Leaders’ Debate on Health & Hospital Policy

Today the Prime Minister, Kevin Rudd, and the Leader of the Opposition, Tony Abbott, participated in a debate on health and hospital policy at the National Press Club.

The Prime Minister identified the reasons the Government believes changes to Australia’s health system are needed:
  • There are not enough doctors and nurses.
  • Waiting lists are too long.
  • There is too much bureaucracy in the health system.
  • There are not enough hospital beds.
Mr Rudd detailed the Government’s achievements in health so far, explained the reforms the Government is proposing for the Commonwealth to take on 60 per cent of funding responsibility for public hospitals (compared to the 40 per cent it currently has). The Prime Minister said this would be achieved by investing one third of GST revenue directly in health and hospitals, rather than paying it through large block funding grants to the states and territories. The policy, A National Health and Hospitals Network for Australia’s Future, is outlined in greater detail here.
Mr Abbott’s opening statement focused on the Government’s difficulties with service delivery. Mr Abbott said of the proposed Health and Hospital plan that it would take money away from the states, would not provide any additional funding for health, and would not solve the ‘blame game’ as it would not identify who would hold ultimate authority. Mr Abbott expressed that he believes a strong hospital system must be backed by a strong private health system and suggested that significant hospitals should be managed by local boards. He said that the health care system needs to be more responsive and needs more beds rather than more bureaucrats and form-filling.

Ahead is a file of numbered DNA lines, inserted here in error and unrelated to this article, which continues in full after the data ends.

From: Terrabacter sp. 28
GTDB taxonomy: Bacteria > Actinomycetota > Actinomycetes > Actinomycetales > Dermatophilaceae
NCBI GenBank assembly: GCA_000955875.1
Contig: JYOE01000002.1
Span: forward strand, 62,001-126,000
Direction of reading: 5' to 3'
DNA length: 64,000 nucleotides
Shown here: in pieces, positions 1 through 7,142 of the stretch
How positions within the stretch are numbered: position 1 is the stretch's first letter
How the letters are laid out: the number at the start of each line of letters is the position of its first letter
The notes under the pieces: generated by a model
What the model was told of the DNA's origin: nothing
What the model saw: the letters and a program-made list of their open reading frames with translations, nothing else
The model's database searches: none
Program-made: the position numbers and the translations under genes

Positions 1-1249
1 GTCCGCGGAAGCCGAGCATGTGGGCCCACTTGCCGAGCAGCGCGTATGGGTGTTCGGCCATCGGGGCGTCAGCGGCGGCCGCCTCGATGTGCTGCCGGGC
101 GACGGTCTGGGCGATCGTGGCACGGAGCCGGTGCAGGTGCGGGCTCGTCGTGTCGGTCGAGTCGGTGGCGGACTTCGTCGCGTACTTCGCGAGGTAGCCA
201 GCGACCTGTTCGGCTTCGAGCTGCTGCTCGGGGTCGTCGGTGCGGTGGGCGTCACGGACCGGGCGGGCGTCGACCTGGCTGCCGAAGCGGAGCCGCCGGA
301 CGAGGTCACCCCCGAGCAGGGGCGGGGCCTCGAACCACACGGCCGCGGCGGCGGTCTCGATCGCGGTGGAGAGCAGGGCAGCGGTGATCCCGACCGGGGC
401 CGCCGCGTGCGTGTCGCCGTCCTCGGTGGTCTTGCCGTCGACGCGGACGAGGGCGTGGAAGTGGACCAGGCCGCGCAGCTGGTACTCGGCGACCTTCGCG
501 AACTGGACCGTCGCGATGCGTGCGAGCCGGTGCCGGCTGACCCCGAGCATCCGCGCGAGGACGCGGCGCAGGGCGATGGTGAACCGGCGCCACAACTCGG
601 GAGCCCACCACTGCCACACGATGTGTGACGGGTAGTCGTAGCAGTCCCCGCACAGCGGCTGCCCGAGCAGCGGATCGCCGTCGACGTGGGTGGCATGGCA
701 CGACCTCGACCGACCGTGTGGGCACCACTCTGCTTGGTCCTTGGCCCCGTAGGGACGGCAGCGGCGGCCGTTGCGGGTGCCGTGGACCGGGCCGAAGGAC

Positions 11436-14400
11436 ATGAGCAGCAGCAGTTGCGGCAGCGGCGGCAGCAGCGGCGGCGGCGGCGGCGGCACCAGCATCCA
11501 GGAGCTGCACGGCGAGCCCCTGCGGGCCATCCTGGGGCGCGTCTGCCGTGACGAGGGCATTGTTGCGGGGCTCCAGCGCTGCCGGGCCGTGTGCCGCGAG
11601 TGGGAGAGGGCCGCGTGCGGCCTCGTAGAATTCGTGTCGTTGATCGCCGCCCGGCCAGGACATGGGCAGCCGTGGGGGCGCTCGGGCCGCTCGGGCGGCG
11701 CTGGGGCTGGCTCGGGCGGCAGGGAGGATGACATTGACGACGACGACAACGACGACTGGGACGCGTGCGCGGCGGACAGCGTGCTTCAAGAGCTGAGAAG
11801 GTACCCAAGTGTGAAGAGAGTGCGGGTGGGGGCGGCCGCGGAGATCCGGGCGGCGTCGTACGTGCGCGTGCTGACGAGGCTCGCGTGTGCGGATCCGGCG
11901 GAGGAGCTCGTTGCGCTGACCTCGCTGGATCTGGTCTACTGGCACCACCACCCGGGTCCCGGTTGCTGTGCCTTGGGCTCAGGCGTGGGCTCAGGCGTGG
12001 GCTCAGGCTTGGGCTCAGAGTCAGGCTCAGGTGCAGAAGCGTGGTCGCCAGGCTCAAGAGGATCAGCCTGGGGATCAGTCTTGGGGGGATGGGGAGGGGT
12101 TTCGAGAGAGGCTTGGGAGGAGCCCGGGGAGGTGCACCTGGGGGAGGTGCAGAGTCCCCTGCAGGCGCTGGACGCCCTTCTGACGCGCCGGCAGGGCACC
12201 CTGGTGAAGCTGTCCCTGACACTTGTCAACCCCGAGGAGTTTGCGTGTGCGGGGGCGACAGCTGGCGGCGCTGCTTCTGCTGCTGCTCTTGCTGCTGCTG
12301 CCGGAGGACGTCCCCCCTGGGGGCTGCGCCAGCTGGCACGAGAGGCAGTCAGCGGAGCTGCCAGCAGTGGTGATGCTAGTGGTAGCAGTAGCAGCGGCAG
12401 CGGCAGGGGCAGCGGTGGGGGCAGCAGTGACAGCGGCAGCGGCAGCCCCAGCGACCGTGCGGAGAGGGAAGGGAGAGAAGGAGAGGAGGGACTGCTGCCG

Journalists questioned the two leaders on a broad range of health policy issues, including:
  • The question of authority and who should be in charge of the health care system.
  • A nationally funded dental scheme.
  • Stimulus spending in health care as opposed to in other areas such as education.
  • The private health insurance rebate.
  • Patient out-of-pocket costs.
Key points made throughout the debate included:
  • The Government has no plans for further change in relation to the Private Health Insurance Rebate.
  • The Government’s proposals mean the Commonwealth will take on 100 per cent of responsibility for primary care.
  • If the States and Territories do not accept the Government’s proposals for a 60:40 funding split, then the Government will put the matter to the Australian people via a referendum.
  • The Coalition will provide its costed health care policy prior to the next election.

There will be further debates between the two leaders prior to the next Federal election.